[mou] strange banding day

jotcat jotcat at boreal.org
Sun Oct 28 18:30:11 EDT 2007

Hi Dan and All,

Some Black-capped Chickadees retreat from the northern parts of their range (or from higher altitudes) in winter, more in some years than others.  This maybe should be called irruption rather than migration, but we do have fairly frequent fall movements of BCCH going south along the North Shore of L. Superior.  We have been banding in autumn here in Cook Co. for only 15 years, so have limited data.  

Up until 2001, we would regularly catch 20 to 25 new BCCH during Sept.  We were not here in October until 1997, so may have missed some irruptions that came later.  In fall of 2001 we banded 301 new chickadees.  One bird, captured 9-22-01, was recaptured the next spring on 06-08-02 at Thunder Cape Bird Observatory across the bay from city of Thunder Bay, Ontario, about 100 miles northeast of us.  Another, banded on 10-08-01, was recaptured 05-21-02, also at Thunder Cape.  I have always wondered whether very many of these irruptive species survive and return north, so was delighted to hear that two of them made it that far at least.

The next irruption came in 2003 - we caught over 400 Black-caps, banded 270 (ran out of size 0), and had to close our station early in October.  One bird we banded 09-24-03 was recaptured by David Grossheusch at Hawk Ridge in Duluth on 10-01-03, roughly an 80 mile trip southwest for that bird.

We had normal numbers of Chickadees for the next 3 seasons, then after Sept. 9 this fall began seeing more Chickadees, and have banded 94 so far.  There are still plenty of unbanded BCCH at our feeders, so we will be able to catch a few more this fall.  Other birders have reported many more Black-capped Chickadees this fall, and most remarkably, Boreal Chickadees moving south also.  Our resident Chickadees stay with us all winter here.  

Check the Hawk Ridge web pages for their reports - they get about 3 times as many passerines as we do.

How far the Chickadees from Canada move I don't know.  When we lived in northeast Ohio, we regularly captured new Black-capped Chickadees moving through in March.  Like you, we had banded most of the local birds we saw at our feeders.  Some folks doing more fall banding would often catch 'extra' BCCH in November, about the same time Brown Creepers and Red-breasted Nuthatches would get that far south.  Numbers of these varied every year, some years we would not see any Brown Creepers in that part of Ohio, other times they would move through, some years they would spend the winter with us.  Ditto for the Red-breasted Nuthatch.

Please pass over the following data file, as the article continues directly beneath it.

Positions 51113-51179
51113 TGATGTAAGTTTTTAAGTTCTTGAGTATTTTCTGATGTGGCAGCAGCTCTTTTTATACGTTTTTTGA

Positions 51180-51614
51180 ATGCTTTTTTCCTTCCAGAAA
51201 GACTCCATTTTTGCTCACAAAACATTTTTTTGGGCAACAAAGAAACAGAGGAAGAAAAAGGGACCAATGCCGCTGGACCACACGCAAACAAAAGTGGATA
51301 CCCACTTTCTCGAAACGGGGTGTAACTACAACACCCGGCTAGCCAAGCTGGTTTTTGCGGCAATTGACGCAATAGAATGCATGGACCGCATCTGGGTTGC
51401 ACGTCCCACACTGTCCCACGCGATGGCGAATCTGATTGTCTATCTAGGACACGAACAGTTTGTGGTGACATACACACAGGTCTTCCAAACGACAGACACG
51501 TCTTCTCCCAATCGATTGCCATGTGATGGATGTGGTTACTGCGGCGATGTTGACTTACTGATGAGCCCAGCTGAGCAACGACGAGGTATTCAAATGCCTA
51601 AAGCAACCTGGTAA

Have the migrant Blue Jays reached the Northfield area yet?  There was a huge movement of these through here in late September.  If you catch a Blue Jay that needs a size 3 band, it's a northerner!

Good birding to all,
Carol Tveekrem, Schroeder, Cook Co.

  ----- Original Message ----- 
  From: dan&erika 
  To: MOU net ; mnbird ; Rice County Listserve 
  Sent: Saturday, October 27, 2007 5:57 PM
  Subject: [mou] strange banding day

  Hi All--

  I have been traveling most of October and have been away for the last four days.  I was surprised to band 6 Black-capped Chickadees today.  Since I have an almost constant banding effort underway at home, I wonder where these birds came from.  Jansen reports chickadee migrations along the Superior shore, but there is no banding data to support chickadee migrations.  

  I also caught 5 White-breasted Nuthatches.  Two of these were already banded (8 October 2006 and 26 March 2007).  I would have assumed that I had already banded my local nuthatches.

  Best bird was this very partically albino Downy Woodpecker: http://www.northern.edu/tallmand/dat/misc/dowoalbino.jpg


  Dan or Erika Tallman 
  Northfield, Minnesota
  danerika at gmail.com

  ".... the best shod travel with wet feet" 
  "Beware of all enterprises that require new clothes ...."--Thoreau 
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